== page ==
Cisco to pay divvy in 2011

Acquisitions are really, really, really, really, really hard

Broken CD with wrench

John Chambers, chief executive officer and chairman of networking giant Cisco Systems, must be getting ready for retirement three to five years from now. Because yesterday at Cisco's financial analyst conference in San Jose, Chambers announced that the company would start paying out a dividend to stockholders beginning in 2011.

Chambers, who is 61, is not going to retire any time soon, of course, and is not just looking out for himself. Cisco was sitting on $4.6bn in cash and $35.3bn in short-term investments in the quarter ended in July. That cash hoard has more than doubled in the past five years as Cisco has boosted revenues by 40.6 per cent, to $40bn, and had wiggly profits that average around $7bn a year and that are trending slightly upwards. That's a lot of cash to have sitting around considering the revenue stream size.

With the company expanding into so many adjacent markets - such as servers, storage, consumer digital electronics and online services - where it is difficult to command the high margins Cisco gets from its routers and switches, and with likely and relatively small acquisition targets not going to dent that cash hoard, Cisco only has a few options with the cash. The company could boost its research and development, which has grown pretty modestly, from $4.1bn in 2006 to $5.3bn.

The company could make even more acquisitions, which is somewhat complicated by the fact that a large portion of that $39.9bn cash hoard is in overseas units, but as Chambers said in his keynote address at the analyst meeting, "acquisitions are really, really, really, really, really, really hard." Acquisitions are difficult if you don't have a culture that absorbs companies well and retains employees. Chambers reiterated that over 90 per cent of acquisitions fail, but then bragged that 70 per cent of the acquisitions that Cisco has done - and there are 141 of them - met or exceeded the bar Cisco's managers set when they pitched the deal to the board of directors.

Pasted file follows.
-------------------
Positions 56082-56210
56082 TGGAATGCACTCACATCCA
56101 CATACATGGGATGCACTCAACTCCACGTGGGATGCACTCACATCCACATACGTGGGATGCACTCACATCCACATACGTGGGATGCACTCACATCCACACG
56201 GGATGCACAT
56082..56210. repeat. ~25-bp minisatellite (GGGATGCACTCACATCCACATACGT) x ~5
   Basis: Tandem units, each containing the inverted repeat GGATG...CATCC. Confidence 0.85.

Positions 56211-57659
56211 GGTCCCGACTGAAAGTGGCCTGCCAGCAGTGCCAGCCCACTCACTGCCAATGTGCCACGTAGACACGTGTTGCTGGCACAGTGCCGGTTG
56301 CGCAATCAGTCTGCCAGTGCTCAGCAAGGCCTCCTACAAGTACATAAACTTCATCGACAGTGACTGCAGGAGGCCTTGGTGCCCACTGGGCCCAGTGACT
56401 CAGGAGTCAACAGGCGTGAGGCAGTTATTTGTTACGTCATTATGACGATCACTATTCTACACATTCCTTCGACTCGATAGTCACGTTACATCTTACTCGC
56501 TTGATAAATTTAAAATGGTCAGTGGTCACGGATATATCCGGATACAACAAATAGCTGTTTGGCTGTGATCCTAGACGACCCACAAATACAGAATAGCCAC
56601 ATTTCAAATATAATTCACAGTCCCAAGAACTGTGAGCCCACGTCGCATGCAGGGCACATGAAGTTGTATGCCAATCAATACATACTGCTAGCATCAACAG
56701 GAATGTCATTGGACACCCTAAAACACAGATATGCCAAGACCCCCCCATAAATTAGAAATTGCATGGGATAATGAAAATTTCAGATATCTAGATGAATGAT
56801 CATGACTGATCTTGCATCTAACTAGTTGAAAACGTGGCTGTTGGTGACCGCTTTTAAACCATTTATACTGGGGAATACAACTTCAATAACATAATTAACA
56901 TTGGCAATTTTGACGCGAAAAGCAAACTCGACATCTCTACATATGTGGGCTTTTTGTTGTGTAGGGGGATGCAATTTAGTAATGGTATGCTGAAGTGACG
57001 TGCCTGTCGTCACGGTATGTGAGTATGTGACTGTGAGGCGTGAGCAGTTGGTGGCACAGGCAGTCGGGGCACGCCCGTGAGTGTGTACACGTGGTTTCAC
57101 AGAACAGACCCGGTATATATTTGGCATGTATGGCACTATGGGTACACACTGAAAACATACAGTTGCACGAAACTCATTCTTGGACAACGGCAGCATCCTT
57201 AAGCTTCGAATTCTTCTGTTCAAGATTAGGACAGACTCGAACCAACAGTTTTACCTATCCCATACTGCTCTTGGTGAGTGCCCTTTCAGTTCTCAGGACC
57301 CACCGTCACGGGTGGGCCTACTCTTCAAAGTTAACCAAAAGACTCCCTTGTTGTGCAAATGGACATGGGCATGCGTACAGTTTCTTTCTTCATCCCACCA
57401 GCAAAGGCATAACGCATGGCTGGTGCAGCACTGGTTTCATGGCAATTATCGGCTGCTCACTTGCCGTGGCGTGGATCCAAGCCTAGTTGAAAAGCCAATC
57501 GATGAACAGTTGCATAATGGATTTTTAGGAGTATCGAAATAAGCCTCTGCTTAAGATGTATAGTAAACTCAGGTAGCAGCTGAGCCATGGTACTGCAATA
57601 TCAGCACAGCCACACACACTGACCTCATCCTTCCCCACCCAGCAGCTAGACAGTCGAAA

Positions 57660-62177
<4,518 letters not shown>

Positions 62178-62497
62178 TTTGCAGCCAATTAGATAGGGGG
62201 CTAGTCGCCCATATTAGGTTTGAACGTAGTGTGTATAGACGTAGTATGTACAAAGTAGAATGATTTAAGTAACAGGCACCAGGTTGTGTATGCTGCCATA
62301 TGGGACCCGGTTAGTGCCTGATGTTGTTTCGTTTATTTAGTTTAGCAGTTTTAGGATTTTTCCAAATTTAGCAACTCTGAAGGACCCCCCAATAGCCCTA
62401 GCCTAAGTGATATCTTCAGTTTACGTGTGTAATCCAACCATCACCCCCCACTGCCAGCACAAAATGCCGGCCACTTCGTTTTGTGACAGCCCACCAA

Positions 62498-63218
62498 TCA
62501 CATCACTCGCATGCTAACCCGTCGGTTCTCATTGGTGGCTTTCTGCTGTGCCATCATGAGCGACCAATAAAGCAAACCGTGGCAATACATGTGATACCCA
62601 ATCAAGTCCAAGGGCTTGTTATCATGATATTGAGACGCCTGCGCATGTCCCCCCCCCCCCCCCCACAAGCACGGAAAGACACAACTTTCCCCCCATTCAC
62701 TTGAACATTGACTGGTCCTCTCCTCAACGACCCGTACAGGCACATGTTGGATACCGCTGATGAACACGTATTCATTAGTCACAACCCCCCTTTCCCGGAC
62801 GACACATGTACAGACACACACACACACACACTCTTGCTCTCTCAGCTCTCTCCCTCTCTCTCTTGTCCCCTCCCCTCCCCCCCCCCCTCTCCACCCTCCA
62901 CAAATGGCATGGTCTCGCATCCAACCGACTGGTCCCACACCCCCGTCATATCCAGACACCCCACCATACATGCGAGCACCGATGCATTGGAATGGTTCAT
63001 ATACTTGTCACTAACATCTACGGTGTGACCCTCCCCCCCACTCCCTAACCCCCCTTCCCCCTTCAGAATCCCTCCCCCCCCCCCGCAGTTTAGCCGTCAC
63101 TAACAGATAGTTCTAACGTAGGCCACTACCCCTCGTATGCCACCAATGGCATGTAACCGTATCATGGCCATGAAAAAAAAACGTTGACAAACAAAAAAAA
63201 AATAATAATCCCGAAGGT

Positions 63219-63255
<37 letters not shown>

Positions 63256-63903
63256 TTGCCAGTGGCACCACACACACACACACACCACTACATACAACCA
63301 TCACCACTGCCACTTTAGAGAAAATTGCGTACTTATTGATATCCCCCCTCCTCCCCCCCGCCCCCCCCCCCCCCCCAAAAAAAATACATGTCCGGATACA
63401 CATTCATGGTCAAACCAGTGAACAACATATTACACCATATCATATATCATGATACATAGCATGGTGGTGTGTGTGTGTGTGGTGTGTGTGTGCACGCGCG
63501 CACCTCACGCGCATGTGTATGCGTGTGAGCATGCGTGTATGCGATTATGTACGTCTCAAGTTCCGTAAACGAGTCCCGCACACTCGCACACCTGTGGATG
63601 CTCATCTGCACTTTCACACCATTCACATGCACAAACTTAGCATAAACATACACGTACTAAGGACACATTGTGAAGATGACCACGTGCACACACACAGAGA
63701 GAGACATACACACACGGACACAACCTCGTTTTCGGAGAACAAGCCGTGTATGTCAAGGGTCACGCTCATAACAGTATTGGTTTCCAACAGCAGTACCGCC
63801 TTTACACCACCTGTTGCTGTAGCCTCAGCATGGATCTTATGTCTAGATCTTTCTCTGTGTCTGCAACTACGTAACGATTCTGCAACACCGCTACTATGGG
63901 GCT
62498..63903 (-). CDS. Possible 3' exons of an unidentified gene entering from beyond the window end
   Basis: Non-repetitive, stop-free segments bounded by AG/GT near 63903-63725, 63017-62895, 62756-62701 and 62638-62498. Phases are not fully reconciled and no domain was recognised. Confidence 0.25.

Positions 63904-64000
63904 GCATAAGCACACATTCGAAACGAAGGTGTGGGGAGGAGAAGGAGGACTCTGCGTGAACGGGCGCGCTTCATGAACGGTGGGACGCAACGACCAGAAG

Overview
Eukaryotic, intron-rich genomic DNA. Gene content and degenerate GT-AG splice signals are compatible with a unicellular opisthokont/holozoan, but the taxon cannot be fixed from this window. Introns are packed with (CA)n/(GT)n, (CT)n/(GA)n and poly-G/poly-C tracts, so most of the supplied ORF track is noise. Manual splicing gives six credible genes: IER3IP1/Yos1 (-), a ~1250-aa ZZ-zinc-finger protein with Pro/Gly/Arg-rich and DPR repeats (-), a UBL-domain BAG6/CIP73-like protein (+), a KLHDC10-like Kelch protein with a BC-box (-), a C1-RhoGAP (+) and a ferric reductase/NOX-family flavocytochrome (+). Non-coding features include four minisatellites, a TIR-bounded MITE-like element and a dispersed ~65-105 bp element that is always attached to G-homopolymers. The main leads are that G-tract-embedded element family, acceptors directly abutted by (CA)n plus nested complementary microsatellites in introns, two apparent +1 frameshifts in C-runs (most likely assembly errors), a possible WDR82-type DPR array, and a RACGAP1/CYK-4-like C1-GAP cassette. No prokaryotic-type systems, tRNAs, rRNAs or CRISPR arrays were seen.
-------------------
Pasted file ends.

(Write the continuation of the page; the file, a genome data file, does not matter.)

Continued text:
Chambers does have some humility, and gave Cisco only a B grade in partnering, but then quickly added how well the company was partnering with EMC and VMware for its "California" Unified Computing System.

"We are the number three player in the US for x86 blades," bragged Chambers. "Number three. Analysts have us becoming, in the next quarter or two, half the size of the number two player. And this is a market that many said we would be exiting shortly after we entered."

As Cisco closed out its fourth quarter of fiscal 2010 in July, the company had 1,700 UCS customers. In under a year, that is five per cent of the Sun Microsystems customer base (35,000 unique companies) that Oracle paid $5.6bn (net of Sun's cash) to acquire earlier this year.

Cisco, Chambers said, had spent the past five years changing the company, making it innovate faster and operate well as it moved into adjacent markets and seized on market transitions. "The market transitions are not about competitors," Chambers lectured. "It is about you either catch this or you get left behind. And we are pretty darned good at this."

Cisco jumped from routers to switches, from ISPs to data centers, and is pushing deeper into data centers with UCS and out into tablet computers, cameras, and other consumer devices that will be the tools of the future of business and consumer collaboration - what Chambers calls "business social networking" and a boom that will affect business processes in the next seven to 10 years like assembly lines did manufacturing. All backed by Cisco's networks and systems, of course.

Cisco could do more share buybacks, but there is a limit to how far you can push this. Cisco has already pumped $65bn in cash buying back its own shares in the past nine years, the company's chief financial officer, Frank Calderoni, explained at the analyst meeting.

And thus, with R&D spending running at an acceptable level for the size of the company, acquisitions not being particularly attractive except in very targeted areas, Cisco is left with the remaining alternative for its cash: a dividend for shareholders during fiscal 2011, which ends next July.

Shareholders have been leaning on Cisco to let go of some of the cash, according to Chambers, who said the company "felt strongly that this was the right thing to do".

The annual dividend is expected to range between one and two per cent of the company's share price, which is currently north of $20 a pop.

IBM has been paying out dividends for most of its 99 years of existence, and Microsoft started to pay them in 2003. Most tech companies do not pay dividends, preferring to hoard cash and let their revenue growth, profit growth, and market share gains drive their stock prices. But at a certain point, you get your monopolies or near-monopolies and growth slows. This has certainly happened to Cisco since the dot-com boom. Going from $40bn to $80bn in annual revenues will not only take time (roughly a decade at current growth rates), but will limit profit growth. And that is why Cisco is going to reward shareholders with some cash payments, like established companies in their industries do. In a way, the dividend is not only a measure of Cisco's maturity, but also its confidence. ®

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